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Felix MENDELSSOHN (1809-1847)
Cello Sonata No.1 in B flat major, Op.45 (1838) [20:35]
Cello Sonata No.2 in D major, Op.58 (1842-43) [24:27]
Fanny HENSEL (1805-1847)
Fantasia in G minor (1829) [5:14]
Capriccio in A flat major (1829) [8:01]
William STERNDALE BENNETT (1816-1875)
Sonata Duo in A major for cello and piano, Op.32 (1852) [23:43]
Alice Neary (cello)
Benjamin Frith (piano)
rec. November 2014, Music Room, Champs Hill, West Sussex, UK

The twin pillars of Mendelssohn’s cello sonatas support a programme thick with familial and other bonds. Fanny Hensel, Felix’s sister, contributes two pieces whilst his friend William Sterndale Bennett is represented by a strong and sturdy Sonata.

Fanny Hensel’s Fantasia and Capriccio were both composed in 1829. The former has rich pathos in its opening Andante doloroso and its subsequent fast section has plenty of her brother’s will o’ the wisp about it alongside an admixture of buzzy articulation for the cello and lithe passagework for the piano. Its lyricism is finely calibrated too, though it’s perhaps too slight and occasionally salon-leaning in places for the original designation of ‘Sonata or Fantasia’. The Capriccio is exciting, a kind of song without words with added vim. I’m not sure what happens at 4:09 where there’s a brief swoosh: is it a page turn or an edit?

Sterndale Bennett’s Sonata was written for Alfredo Piatti, one of the greatest exponents of the day, and it must have given him an athletic workout, as there are plenty of dexterous corners to be turned in this mid-century example of the genre (it was composed in 1852). There are Schubertian influences in its mellow songfulness, though these soon dissipate into what is more practical – mundane if you’re a stern critic – passagework. The Rondo is expertly realised and splendidly played here, the piano writing of which cleaves strongly to the example of Mendelssohn, as is only to be expected, perhaps. But the aerial vigour of much of the music is very pleasing.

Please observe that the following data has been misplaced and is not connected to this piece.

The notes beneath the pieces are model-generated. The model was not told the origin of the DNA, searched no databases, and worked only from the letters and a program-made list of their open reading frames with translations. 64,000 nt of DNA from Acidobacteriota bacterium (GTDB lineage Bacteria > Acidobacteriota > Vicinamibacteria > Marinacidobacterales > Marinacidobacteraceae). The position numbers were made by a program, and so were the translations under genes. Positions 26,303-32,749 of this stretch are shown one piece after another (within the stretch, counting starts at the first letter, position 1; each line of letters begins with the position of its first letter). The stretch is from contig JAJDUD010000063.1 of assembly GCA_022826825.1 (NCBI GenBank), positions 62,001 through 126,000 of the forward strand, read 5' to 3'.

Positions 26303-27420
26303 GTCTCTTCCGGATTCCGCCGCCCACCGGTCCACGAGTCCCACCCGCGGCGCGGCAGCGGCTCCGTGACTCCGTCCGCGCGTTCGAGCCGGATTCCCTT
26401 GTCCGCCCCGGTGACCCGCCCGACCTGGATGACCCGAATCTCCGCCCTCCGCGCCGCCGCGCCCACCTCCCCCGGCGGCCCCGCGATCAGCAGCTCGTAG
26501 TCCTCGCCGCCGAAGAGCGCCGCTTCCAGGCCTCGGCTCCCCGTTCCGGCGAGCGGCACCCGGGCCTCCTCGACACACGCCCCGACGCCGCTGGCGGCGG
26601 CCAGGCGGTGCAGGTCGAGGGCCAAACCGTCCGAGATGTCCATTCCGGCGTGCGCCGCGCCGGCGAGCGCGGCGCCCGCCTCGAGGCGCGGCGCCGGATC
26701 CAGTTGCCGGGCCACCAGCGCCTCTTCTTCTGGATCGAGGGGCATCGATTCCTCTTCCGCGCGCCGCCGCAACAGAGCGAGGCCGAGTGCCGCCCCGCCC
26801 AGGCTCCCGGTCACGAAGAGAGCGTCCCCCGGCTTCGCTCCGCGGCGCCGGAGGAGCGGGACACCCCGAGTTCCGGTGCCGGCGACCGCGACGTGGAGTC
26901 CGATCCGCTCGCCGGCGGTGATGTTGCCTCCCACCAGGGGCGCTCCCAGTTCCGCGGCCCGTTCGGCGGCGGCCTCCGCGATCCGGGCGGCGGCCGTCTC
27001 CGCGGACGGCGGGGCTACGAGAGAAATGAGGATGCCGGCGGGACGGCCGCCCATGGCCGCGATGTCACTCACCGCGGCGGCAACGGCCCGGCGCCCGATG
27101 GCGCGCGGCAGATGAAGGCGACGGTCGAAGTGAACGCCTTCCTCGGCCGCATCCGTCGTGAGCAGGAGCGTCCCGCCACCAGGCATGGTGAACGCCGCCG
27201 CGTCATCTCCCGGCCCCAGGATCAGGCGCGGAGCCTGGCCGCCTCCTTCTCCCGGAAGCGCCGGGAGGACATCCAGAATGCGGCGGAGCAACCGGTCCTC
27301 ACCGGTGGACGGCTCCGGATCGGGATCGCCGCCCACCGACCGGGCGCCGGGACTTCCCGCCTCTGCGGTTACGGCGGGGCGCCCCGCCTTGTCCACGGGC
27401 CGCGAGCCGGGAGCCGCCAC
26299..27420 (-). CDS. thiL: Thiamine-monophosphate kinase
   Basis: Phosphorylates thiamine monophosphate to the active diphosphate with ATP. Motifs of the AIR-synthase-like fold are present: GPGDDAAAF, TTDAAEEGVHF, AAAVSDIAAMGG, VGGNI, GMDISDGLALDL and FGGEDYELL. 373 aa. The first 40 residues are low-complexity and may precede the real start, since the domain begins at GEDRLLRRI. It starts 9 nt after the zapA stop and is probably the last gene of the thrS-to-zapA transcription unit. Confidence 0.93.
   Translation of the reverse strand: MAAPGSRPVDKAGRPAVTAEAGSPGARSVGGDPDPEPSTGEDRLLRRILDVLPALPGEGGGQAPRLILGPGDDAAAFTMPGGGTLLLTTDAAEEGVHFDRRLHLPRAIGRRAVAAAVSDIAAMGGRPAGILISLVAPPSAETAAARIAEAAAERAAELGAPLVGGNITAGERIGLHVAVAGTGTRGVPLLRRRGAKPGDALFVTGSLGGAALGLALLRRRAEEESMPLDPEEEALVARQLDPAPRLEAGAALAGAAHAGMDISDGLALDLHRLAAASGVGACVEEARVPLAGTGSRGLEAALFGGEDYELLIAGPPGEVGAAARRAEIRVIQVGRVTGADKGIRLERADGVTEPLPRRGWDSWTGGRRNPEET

Alice Neary and Benjamin Frith take a vigorously youthful and athletic view of Mendelssohn’s First Sonata, even faster in fact than the recording made by Richard Lester and Susan Tomes on Hyperion, and they were pretty hot-foot about things. There’s quite a breathless quality to the phrasing that is never gabbled but is certainly at odds with a more elegantly refined reading such as those by Tortelier or Meneses, to take just two of many. Nevertheless, the accenting is good, albeit punchy. The more famous second sonata is also tautly delivered and once again faster than the Lester-Tomes duo, though here the structure of the work is more conventional. Lovers of the classic Feuermann-Rupp 78 set of the work won’t necessarily be too sympathetic to the briskness of the Neary-Frith approach to the slow movement but it is of a piece with their keen-eyed, tonally rich response to the sonatas as a whole.

This well programmed disc has good annotations and maintains a suitably sensitive balance between the instruments.

Jonathan Woolf



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